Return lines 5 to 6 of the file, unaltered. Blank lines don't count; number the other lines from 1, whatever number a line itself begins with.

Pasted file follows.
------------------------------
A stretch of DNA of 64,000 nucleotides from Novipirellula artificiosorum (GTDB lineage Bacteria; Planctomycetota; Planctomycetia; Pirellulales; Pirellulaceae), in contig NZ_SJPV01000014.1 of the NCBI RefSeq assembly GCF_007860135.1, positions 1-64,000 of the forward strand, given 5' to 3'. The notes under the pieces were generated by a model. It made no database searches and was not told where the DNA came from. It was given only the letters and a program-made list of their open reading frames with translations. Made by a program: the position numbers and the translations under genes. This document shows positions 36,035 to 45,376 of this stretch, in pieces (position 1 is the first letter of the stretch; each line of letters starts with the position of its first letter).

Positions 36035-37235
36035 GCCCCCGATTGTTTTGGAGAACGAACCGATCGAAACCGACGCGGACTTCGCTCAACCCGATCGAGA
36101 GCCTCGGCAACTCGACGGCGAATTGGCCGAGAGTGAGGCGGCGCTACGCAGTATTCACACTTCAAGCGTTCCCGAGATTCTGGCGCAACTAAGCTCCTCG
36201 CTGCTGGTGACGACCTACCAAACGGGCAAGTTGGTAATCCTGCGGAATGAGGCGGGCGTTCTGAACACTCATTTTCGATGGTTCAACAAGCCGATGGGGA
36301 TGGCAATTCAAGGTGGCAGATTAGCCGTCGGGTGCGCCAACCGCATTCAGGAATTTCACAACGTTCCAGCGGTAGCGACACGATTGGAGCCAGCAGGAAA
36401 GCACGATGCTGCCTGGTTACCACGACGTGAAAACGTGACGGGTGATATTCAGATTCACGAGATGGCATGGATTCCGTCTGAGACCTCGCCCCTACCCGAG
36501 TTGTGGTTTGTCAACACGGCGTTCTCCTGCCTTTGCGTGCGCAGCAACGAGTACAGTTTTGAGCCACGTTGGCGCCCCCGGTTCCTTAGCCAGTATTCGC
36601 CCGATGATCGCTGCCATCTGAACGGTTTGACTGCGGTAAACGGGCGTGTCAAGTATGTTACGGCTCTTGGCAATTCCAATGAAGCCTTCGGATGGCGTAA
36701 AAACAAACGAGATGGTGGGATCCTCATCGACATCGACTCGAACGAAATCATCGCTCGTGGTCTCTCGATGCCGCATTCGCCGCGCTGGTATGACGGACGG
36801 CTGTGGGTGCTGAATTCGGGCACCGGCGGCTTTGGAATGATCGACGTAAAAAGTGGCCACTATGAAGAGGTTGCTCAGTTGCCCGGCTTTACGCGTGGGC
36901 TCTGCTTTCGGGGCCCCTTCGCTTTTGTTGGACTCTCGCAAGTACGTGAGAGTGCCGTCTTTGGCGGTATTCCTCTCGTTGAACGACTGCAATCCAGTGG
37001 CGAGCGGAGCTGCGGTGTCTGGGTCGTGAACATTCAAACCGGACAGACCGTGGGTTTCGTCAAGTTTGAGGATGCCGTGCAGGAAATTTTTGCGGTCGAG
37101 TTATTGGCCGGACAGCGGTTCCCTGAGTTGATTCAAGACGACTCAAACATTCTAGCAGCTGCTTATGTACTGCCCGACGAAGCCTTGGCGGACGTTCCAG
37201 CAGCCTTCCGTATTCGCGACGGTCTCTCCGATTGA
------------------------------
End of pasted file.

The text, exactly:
36201 CTGCTGGTGACGACCTACCAAACGGGCAAGTTGGTAATCCTGCGGAATGAGGCGGGCGTTCTGAACACTCATTTTCGATGGTTCAACAAGCCGATGGGGA
36301 TGGCAATTCAAGGTGGCAGATTAGCCGTCGGGTGCGCCAACCGCATTCAGGAATTTCACAACGTTCCAGCGGTAGCGACACGATTGGAGCCAGCAGGAAA